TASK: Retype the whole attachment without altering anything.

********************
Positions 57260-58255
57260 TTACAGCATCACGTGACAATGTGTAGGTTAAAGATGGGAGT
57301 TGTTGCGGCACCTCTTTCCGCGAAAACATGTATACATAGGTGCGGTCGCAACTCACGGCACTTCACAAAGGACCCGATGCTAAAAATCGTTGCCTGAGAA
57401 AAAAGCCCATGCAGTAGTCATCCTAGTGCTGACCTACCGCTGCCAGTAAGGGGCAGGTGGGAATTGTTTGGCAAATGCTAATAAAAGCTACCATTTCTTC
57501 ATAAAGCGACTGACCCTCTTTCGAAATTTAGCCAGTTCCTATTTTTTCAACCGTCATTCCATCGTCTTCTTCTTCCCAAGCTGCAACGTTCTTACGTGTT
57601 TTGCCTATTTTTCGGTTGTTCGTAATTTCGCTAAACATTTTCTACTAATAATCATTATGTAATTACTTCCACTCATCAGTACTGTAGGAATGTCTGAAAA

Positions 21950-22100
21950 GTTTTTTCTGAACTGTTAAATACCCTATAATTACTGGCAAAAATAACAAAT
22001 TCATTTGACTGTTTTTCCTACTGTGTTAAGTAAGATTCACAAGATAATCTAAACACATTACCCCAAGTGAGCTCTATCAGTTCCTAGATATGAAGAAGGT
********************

Positions 57260-58255
57260 TTACAGCATCACGTGACAATGTGTAGGTTAAAGATGGGAGT
57301 TGTTGCGGCACCTCTTTCCGCGAAAACATGTATACATAGGTGCGGTCGCAACTCACGGCACTTCACAAAGGACCCGATGCTAAAAATCGTTGCCTGAGAA
57401 AAAAGCCCATGCAGTAGTCATCCTAGTGCTGACCTACCGCTGCCAGTAAGGGGCAGGTGGGAATTGTTTGGCAAATGCTAATAAAAGCTACCATTTCTTC
57501 ATAAAGCGACTGACCCTCTTTCGAAATTTAGCCAGTTCCTATTTTTTCAACCGTCATTCCATCGTCTTCTTCTTCCCAAGCTGCAACGTTCTTACGTGTT
57601 TTGCCTATTTTTCGGTTGTTCGTAATTTCGCTAAACATTTTCTACTAATAATCATTATGTAATTACTTCCACTCATCAGTACTGTAGGAATGTCTGAAAA

Positions 21950-22100
21950 GTTTTTTCTGAACTGTTAAATACCCTATAATTACTGGCAAAAATAACAAAT
22001 TCATTTGACTGTTTTTCCTACTGTGTTAAGTAAGATTCACAAGATAATCTAAACACATTACCCCAAGTGAGCTCTATCAGTTCCTAGATATGAAGAAGGT